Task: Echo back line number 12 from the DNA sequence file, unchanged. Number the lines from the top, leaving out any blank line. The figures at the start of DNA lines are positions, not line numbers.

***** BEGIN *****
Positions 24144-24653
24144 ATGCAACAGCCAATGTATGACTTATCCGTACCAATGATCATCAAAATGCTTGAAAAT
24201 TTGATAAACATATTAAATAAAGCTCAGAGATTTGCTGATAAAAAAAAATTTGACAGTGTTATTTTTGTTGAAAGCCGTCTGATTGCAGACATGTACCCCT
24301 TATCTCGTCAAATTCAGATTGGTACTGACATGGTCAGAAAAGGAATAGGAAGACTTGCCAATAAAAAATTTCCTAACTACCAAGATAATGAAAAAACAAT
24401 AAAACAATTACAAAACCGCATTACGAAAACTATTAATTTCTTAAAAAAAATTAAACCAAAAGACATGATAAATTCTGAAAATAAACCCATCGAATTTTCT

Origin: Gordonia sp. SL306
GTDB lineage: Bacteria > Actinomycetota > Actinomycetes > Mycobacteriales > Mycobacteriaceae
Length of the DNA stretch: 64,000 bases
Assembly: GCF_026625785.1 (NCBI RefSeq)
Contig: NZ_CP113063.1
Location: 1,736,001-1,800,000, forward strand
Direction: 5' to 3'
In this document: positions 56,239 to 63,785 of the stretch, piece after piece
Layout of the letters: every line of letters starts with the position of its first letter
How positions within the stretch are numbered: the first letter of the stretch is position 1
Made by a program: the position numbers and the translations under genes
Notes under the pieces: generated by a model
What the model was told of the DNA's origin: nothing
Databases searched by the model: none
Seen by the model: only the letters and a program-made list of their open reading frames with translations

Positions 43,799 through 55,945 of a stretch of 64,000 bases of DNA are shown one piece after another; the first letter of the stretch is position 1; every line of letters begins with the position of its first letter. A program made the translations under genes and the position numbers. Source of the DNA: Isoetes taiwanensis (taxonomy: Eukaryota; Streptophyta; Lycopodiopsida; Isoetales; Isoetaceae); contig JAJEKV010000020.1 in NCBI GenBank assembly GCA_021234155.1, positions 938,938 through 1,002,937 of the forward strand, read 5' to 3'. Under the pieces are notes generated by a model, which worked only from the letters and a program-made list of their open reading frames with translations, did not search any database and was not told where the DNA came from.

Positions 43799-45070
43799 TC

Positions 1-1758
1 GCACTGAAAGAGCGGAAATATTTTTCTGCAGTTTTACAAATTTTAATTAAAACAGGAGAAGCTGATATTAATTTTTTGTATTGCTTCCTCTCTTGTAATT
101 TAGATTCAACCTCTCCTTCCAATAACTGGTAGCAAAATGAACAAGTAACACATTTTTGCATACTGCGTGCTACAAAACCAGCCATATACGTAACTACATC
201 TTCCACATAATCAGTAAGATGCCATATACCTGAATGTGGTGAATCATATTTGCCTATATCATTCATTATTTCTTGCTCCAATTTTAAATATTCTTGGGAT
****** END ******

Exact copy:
Direction: 5' to 3'